This book would be a good way for young readers to ease into dystopia reads. The storyline takes place after "green bombs" wipe out much of the world'This book would be a good way for young readers to ease into dystopia reads. The storyline takes place after "green bombs" wipe out much of the world's population. ...more
Think you can stop an attack with a well-timed soliloquy? Can you pin an opponent in place with a paperclip twisted into a scatterclip? Can you paintThink you can stop an attack with a well-timed soliloquy? Can you pin an opponent in place with a paperclip twisted into a scatterclip? Can you paint yourself invisible?
At age thirteen, Alex Stowe would say all such things are impossible. To be creative in Quill, means to be given infractions. Infractions lead to being labeled Unwanted. At the annual Purge, all the young Wanteds are sent off to university for further training. The Necessaries are set aside to perform more menial roles in society. The Unwanteds are sent to the Death Camp by the Lake of Burning Oil.
While his parents are Necessaries, that has little bearing on Alex Stowe's future. He knew he would be Unwanted by the time he was ten years old. While his identical twin Aaron is eager to leave everything he knew behind for his Wanted future, Alex boards a rickety bus, his final words spoken. Death awaits him and the other young teenagers from his area at the end of the ride.
Death Camp isn't anything like Alex expected. It's not just a desolate piece of ground. That's only the cover. Instead, it's a concealed community filled with Unwanteds. For years, the mage Marcus Today has faked the deaths of the Unwanteds and secreted them away in Artime. There they can learn to use the creative talents that sentenced them away from Quillian society in the first place. In Artime, these talents can also be used for magic.
Tubes transport people from place to place in Artime. Living chalkboards spread messages back and forth. Instructors may be other humans or they may be magical creations such as Octavia, the octogator that teaches Alex his art. Living statues protect the grounds, such as grim Simber the flying cheetah. Everyone has a private instructor in addition to the basic group lessons. Artime is a place of wonder and of training.
While there is much about his new home to love, Alex also finds much frustration. When his new friends and other peers move on to magical warrior training, he alone is denied the training. Feeling like a failure and tired of the magical pranks pulled on him by young Lani, Alex withdraws. Miserable, he turns to dreams, dreams of rescuing his twin from Quill because Alex knows something no one else does--Aaron too once drew in the mud and it was Alex who paid for Aaron's 'crime.'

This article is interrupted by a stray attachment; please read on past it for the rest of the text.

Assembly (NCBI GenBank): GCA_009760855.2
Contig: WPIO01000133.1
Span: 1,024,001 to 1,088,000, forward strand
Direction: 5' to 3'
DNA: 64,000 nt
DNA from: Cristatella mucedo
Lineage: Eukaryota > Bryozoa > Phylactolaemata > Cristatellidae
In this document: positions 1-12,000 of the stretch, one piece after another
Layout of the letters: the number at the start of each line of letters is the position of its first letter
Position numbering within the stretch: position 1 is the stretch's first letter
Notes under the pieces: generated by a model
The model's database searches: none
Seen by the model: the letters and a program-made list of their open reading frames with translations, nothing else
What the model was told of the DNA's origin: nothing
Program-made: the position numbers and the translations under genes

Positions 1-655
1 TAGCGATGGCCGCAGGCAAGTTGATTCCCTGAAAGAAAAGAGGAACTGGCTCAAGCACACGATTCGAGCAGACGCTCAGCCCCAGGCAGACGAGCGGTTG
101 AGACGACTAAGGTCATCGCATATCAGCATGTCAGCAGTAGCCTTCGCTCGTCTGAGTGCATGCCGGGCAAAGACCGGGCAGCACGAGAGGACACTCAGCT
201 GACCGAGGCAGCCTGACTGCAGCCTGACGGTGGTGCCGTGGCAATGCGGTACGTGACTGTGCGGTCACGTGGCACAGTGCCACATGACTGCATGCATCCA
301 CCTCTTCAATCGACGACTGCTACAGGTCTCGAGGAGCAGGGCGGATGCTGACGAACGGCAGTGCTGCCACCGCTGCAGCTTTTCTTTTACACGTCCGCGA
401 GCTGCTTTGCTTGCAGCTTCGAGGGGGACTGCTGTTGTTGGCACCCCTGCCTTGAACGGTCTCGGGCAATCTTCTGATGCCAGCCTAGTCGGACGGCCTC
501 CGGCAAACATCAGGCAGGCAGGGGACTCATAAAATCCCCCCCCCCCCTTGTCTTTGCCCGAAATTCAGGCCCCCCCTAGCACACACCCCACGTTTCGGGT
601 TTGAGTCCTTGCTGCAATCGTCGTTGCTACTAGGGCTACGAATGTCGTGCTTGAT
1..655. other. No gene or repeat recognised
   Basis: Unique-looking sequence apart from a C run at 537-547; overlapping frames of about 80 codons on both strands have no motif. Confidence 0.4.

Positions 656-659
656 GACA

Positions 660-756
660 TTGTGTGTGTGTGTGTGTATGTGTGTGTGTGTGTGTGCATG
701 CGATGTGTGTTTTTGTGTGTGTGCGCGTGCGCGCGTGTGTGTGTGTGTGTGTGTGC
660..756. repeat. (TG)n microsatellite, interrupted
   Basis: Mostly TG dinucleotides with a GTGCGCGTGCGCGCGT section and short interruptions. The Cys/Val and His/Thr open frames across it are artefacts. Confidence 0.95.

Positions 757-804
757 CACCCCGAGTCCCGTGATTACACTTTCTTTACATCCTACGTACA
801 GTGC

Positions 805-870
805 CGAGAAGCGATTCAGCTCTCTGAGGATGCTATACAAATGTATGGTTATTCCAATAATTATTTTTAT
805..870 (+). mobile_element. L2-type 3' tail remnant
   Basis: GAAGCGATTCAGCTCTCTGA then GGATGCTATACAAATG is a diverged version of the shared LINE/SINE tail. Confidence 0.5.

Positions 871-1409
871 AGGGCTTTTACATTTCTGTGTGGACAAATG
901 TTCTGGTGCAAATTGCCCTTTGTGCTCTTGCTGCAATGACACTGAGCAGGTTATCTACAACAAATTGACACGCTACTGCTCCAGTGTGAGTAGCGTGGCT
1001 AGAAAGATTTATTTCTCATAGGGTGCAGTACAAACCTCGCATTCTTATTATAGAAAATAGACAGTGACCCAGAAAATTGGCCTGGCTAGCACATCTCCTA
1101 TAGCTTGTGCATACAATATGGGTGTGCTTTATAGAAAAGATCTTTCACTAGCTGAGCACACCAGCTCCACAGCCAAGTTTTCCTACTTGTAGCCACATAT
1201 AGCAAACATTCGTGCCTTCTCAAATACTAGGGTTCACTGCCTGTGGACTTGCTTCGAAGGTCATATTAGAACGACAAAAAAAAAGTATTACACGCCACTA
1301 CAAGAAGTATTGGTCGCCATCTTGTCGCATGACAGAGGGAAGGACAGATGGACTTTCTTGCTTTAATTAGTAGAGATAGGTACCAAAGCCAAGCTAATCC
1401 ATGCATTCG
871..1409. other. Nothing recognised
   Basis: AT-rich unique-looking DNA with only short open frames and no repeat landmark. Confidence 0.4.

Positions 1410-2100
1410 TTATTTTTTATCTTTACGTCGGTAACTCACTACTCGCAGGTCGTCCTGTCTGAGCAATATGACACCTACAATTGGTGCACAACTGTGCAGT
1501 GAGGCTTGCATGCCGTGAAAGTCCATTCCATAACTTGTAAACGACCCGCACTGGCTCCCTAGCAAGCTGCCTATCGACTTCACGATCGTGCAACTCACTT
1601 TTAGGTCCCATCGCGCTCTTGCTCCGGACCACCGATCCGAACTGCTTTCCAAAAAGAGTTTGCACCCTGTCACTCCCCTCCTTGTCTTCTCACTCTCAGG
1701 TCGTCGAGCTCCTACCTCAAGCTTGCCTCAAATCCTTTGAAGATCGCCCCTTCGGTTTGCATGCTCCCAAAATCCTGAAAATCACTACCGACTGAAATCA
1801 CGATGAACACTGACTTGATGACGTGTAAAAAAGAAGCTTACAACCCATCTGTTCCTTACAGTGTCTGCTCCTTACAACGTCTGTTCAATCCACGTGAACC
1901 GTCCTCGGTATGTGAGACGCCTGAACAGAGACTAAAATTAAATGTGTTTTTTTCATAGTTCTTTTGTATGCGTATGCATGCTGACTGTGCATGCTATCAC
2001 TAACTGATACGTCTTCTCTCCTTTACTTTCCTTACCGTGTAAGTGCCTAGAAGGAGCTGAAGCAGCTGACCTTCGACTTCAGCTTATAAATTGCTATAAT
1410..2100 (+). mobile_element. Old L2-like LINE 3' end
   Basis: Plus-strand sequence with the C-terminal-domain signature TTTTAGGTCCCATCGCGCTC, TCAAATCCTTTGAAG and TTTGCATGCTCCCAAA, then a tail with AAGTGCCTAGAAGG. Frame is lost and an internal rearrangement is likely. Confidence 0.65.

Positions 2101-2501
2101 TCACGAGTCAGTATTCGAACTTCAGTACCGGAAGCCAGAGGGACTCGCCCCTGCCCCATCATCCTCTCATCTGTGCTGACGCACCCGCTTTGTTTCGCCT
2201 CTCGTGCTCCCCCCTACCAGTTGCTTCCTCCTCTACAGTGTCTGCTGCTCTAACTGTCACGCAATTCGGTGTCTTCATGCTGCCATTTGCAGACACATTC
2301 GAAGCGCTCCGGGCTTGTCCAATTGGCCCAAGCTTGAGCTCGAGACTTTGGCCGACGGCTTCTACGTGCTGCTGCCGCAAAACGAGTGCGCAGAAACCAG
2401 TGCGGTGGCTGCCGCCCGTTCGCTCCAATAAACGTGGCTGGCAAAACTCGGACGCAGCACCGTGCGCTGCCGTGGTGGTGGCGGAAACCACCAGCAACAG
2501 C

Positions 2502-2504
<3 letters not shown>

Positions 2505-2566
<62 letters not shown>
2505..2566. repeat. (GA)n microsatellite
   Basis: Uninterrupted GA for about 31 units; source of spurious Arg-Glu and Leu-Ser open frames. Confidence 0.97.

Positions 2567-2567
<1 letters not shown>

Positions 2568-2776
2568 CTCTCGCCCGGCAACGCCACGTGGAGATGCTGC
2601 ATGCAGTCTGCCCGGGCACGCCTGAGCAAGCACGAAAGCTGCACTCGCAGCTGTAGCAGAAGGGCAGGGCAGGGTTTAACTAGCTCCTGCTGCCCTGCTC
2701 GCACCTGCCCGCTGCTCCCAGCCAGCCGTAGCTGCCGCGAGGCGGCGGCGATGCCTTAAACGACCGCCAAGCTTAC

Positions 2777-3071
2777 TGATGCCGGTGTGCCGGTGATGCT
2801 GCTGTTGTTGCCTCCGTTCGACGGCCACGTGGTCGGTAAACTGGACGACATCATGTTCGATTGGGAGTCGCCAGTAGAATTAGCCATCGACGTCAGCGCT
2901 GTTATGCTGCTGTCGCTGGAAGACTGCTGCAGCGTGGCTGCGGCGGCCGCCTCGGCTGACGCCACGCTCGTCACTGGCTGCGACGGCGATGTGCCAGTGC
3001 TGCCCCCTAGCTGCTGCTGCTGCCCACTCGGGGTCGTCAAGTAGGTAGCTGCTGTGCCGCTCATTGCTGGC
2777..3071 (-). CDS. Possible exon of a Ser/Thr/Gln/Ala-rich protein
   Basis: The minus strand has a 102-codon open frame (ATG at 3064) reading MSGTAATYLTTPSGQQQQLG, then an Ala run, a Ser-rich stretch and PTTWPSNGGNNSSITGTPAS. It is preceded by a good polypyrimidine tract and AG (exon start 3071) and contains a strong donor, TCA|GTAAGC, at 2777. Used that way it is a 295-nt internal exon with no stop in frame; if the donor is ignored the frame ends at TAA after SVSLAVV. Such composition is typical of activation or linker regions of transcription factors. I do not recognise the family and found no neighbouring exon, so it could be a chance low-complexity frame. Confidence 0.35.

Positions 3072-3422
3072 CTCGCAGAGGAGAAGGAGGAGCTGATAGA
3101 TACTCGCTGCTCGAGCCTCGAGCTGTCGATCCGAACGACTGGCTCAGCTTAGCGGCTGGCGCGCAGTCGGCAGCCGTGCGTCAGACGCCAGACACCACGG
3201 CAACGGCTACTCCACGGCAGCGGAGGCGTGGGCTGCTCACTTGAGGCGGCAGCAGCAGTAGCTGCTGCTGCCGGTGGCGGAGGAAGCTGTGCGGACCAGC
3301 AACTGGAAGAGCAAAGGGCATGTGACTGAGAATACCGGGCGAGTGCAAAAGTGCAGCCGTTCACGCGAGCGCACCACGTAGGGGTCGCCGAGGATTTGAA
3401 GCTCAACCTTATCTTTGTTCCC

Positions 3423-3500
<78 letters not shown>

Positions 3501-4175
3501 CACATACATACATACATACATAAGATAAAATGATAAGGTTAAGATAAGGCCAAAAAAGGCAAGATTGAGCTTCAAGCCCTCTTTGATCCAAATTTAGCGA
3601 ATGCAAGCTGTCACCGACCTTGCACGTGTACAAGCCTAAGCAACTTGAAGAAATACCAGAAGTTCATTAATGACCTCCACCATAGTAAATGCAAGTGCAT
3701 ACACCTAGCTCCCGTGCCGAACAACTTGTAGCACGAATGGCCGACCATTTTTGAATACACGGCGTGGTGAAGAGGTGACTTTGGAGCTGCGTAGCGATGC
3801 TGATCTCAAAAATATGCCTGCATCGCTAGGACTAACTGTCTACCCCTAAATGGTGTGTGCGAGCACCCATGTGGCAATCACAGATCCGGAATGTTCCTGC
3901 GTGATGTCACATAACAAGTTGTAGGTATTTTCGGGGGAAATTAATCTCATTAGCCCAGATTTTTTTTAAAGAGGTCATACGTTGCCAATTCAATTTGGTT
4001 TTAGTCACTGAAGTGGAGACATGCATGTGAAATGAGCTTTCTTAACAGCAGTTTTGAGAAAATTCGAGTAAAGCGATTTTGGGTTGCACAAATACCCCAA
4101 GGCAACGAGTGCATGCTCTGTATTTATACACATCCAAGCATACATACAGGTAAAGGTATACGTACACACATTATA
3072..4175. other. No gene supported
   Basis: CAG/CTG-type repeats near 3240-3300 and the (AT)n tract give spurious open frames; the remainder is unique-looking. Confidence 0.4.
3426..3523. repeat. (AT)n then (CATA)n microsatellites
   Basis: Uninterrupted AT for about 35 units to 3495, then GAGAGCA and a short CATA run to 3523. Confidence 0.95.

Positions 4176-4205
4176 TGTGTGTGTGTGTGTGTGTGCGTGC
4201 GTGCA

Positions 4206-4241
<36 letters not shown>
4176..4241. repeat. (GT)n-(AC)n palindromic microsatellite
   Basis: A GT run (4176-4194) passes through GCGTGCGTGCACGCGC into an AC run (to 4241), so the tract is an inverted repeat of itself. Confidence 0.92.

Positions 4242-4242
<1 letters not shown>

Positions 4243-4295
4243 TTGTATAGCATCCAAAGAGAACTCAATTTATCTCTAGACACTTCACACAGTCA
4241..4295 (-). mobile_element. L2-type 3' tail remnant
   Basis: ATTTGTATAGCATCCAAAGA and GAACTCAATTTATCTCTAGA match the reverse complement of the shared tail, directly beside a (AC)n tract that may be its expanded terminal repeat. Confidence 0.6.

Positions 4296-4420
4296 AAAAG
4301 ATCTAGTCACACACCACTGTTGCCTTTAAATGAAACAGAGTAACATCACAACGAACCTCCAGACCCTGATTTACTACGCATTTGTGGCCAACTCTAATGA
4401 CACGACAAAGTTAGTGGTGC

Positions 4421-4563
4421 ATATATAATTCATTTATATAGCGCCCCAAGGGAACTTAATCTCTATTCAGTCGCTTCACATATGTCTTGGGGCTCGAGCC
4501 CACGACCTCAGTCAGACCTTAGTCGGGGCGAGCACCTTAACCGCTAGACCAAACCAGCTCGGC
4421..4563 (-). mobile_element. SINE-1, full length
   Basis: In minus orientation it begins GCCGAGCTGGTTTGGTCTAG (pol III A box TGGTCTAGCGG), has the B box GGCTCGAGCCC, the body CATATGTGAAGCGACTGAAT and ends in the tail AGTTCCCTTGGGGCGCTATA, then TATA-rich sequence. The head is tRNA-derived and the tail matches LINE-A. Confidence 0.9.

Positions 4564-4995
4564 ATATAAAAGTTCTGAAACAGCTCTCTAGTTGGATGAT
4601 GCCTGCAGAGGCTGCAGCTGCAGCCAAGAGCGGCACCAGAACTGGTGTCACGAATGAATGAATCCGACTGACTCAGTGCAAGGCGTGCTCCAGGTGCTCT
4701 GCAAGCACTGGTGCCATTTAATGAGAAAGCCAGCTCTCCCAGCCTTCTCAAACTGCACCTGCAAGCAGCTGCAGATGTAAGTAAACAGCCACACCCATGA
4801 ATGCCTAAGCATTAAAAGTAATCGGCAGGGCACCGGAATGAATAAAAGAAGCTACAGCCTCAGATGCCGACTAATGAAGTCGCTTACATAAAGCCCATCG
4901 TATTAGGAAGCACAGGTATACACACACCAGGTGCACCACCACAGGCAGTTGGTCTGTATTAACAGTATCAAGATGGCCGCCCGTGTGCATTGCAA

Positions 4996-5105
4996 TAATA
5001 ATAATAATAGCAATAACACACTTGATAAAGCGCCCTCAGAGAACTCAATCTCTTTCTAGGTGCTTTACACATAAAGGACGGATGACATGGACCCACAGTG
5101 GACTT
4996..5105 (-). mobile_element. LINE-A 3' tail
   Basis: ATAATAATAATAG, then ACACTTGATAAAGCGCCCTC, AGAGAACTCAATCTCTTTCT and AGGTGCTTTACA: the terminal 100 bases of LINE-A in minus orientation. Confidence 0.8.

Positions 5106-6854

Part dystopia, part fantasy, the Unwanteds is a book I'll want to visit again to see what else Lisa McMann adds to this world. The second book is due out in 2012....more
On the outside, Oscar Banks has the perfect life. He's smart. He's popular. He's got a girlfriend. His dad runs the community of Candor. He's the modeOn the outside, Oscar Banks has the perfect life. He's smart. He's popular. He's got a girlfriend. His dad runs the community of Candor. He's the model child.
Beneath that exterior, Oscar is fighting. Music is everywhere in Candor and with are the Messages. These are meant to keep the kids healthy, safe, and controllable. "Studying is your top priority." "Always make your parents proud." "Respectable space in every place."
Oscar's official job on the weekends is to show people around the model homes in Candor. His unofficial job is sneaking rich kids back to the world outside Candor before the Messages take hold of them completely. He's got to be careful. There's real danger if his dad learns he's not the perfect son.
Except the newest girl in Candor is ruining his ability to be careful. Nia fascinates Oscar. She's a rebel and an artist. Around her, he finds himself daring to do more than before--even to spray a bit of graffiti. Yet as Oscar is discovering himself, Nia is losing herself.
Pam Bachorz's debut novel is a compelling read. The underlying essence of Candor is fascinating and frightening. Characters shift and change, and I was left wondering who any of them truly were underneath, even Oscar. A lot of background went into what Oscar's dad did in creating Candor, but this information was given to the reader in a well paced manner. The ending of the book is intense, and the final chapter is well-written torture, even if I peeked at it ahead of time. I'm interested in seeing what the author's next book will be....more